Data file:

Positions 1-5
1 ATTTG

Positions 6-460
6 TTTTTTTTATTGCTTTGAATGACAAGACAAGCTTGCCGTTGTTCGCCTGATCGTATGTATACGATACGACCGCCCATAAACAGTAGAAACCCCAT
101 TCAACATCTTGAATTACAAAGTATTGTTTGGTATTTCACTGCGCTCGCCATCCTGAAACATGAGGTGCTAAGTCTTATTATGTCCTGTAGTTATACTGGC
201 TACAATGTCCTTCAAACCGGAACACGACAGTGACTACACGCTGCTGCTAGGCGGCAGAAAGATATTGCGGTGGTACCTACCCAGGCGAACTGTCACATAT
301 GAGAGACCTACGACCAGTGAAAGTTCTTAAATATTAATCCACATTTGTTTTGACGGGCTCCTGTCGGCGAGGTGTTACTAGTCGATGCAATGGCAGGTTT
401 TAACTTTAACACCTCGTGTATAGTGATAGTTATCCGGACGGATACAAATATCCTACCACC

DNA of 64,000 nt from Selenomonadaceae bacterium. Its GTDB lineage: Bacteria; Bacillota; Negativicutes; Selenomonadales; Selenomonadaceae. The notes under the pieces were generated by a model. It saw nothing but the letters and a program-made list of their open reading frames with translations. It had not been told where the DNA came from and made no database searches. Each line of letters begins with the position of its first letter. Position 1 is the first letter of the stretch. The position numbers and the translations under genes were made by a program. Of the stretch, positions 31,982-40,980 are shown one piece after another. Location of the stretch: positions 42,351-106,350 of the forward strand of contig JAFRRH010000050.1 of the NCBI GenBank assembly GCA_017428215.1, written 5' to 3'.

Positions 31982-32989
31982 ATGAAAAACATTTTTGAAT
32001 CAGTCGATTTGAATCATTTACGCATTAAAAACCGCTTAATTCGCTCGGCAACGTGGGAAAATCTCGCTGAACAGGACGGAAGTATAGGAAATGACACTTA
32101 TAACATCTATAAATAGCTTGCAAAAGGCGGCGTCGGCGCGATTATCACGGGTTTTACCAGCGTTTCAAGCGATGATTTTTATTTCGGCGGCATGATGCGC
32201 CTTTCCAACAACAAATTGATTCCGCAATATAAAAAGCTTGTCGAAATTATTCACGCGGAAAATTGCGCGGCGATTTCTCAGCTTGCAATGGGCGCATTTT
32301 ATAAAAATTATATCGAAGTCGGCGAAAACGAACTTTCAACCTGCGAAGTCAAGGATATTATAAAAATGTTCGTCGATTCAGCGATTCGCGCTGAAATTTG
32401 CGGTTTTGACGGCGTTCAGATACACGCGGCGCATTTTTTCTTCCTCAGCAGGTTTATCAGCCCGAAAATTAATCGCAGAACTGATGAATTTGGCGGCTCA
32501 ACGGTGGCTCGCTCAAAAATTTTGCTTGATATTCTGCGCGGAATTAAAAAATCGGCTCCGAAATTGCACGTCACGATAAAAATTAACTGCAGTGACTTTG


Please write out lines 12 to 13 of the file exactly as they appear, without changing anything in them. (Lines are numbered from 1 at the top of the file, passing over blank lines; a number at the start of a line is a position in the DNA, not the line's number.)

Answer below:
32001 CAGTCGATTTGAATCATTTACGCATTAAAAACCGCTTAATTCGCTCGGCAACGTGGGAAAATCTCGCTGAACAGGACGGAAGTATAGGAAATGACACTTA
32101 TAACATCTATAAATAGCTTGCAAAAGGCGGCGTCGGCGCGATTATCACGGGTTTTACCAGCGTTTCAAGCGATGATTTTTATTTCGGCGGCATGATGCGC